So being late to the game is bad, but you can stand on other giants and simply go, right, well it works for everybody else. Let me do it for myself.

Angelique Medina:
Right, right.

Angelique Medina:
Yeah, absolutely. So on that, I mean we can talk on RPKI and route security all day. But there was a really interesting sort of event that happened last week, kind of a notable outage of the week and that was Virgin Media in the UK that broadband provider had a pretty significant outage that affected a lot of users, there was a lot of chatter on social media. And the nature of this outage was really unusual as well. We saw it in a number of ways, not only on Virgin Media’s infrastructure but more broadly on another network that’s owned by Liberty Global. So UPC. So Archana, do you want to walk through that?

Archana Kesavan:
Yeah, I can walk through that. So we caught this in ThousandEyes and then we’ll look at some trends that Cloudflare also saw in the similarity in those patterns. But what we saw around just happened on Monday, last week around 9:15 Pacific, I guess 5:00 PM in UK. We started seeing LGI as Liberty Global and UPC is a part of Liberty Global and so is Virgin Media. And what we see here from an outage perspective is this interesting pattern repeats itself. So it lasts for about 15 minutes, but then it repeats itself every hour for the first three hours. Takes a break for a little bit here but then shows up again. And if you double click on it it’s multiple locations, not just within London but we saw Amsterdam get impacted too. But again …

Angelique Medina:
Ireland, as well. Yeah.

Archana Kesavan:
Yeah, Ireland as well. UPC is heavy in Ireland, so definitely there. But what was interesting is this trend rate. It lasted for a few hours overall, but the time it lasted for was very short, but then it kept repeating itself, which is very similar to that pattern that we also saw from the Cloudflare graph there. So …

Angelique Medina:
Yeah, it was interesting because I know that on your guys’ side, you had seen during this incident that traffic destined for prefixes owned by ASN 5089, which is Virgin Media, and that’s what serving kind of the consumer users are connecting to, basically dropped. And that coincided with what we were seeing, which was in this infrastructure that’s managed by Liberty Global as well as Virgin Media there was this outage event occurring around the times, started around 5:17 PM and then again, both of us saw this kind of hourly, this incident short-lived, but just kept recurring. Which suggests that it could have been related to some automation issue. So why don’t you walk us through kind of what we’re looking at up top, Martin.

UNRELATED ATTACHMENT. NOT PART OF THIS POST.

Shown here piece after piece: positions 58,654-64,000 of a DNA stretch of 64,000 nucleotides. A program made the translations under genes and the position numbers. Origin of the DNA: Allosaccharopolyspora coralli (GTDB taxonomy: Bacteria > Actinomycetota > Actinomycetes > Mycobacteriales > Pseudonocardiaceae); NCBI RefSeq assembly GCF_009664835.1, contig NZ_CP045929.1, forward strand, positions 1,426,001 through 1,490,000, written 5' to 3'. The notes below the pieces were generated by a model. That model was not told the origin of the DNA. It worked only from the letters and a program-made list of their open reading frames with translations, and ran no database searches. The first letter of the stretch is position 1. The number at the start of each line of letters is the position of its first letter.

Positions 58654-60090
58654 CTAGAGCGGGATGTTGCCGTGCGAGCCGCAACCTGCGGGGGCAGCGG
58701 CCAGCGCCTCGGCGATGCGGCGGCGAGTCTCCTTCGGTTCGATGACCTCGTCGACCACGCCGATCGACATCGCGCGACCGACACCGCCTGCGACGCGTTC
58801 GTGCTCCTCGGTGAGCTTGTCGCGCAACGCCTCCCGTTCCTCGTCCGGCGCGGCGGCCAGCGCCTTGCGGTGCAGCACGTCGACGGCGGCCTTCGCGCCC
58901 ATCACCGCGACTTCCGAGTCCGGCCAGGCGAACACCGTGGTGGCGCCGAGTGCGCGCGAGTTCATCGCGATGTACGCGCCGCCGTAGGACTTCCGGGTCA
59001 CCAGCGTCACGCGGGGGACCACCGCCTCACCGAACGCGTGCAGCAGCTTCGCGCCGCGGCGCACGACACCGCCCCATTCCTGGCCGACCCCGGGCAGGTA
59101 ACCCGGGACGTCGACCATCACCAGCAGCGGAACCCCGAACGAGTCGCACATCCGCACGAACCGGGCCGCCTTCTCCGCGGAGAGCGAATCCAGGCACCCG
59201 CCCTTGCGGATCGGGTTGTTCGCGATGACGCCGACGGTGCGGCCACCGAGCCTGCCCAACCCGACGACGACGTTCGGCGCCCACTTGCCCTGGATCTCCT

Martin Levy:
Yes. Cloudflare delivers traffic to nearly every AS in the world and definitely just about every IP address in the world. So this is sort of a collective graph of all the traffic that we’re delivering to Virgin Media in the UK. And the graph is normally a nice smooth graph. You can tell when people go to sleep, you can tell when people are awake as per, you would expect. By the way, our graph is all in UTC time because we’re sort of a global company. We have to pick something. And so it’s not even UK time, it’s UTC. So we saw this drop in traffic. We saw the inability to deliver pages to Virgin Media and we also saw UPC, as well. If I had a different graph published it would show the two of them in lockstep. And those graphs about 15 minutes past the hour … and yeah, three repeats it misses an hour, one repeat, it misses an hour, two repeats.

Virgin Media Outage Pattern
Figure 3: Virgin Media Outage Pattern

Martin Levy:
And then finally, very early in the morning you could assume that the engineers finally get to go home or get to continue being at home and fix their issues.

Martin Levy:
So automation, yes. By the way, not RPKI-based in any way. We’ve change subjects here. But basically, we haven’t seen them announce what actually happened. The fact that it happened over two different ASs that are essentially part of the same company either leads the way to automation being the issue.

Martin Levy:
Interestingly, you saw it in interfaces, we just saw it as the end-user, but they both sum up to the same thing. Cloud, through infrastructure to the end-user. And the end-user has got restricted access to the Internet. Obviously this graph is much smoother if you look at different operators. So we can sort of clearly see it affecting, in this case a couple of AS’s and nothing else. This is a graph from a tweet pretty much the next day when we knew that things are quieting down. We can see that 12 plus hours.

Angelique Medina:
Yeah. Yeah. We saw the last little kind of outage blip happened like around 1:00 AM, 2:00 AM or so. But the bottom graph, just I guess because we’re being somewhat California centric, this is in Pacific time. Could’ve changed this to UTC. That might’ve been a little bit less confusing. But nevertheless, you still see that pattern. What was also interesting that you had kind of brought up was a blog article by Ben Cartwright-Cox, who he talked a lot about these same things. He again noticed this peculiar pattern, not only in your traffic stats but also in some probing that he had done. But he also saw that as this outage unfolded as traffic would … or says the network basically came back online that we would see these huge spikes in users basically testing their bandwidth.

Angelique Medina: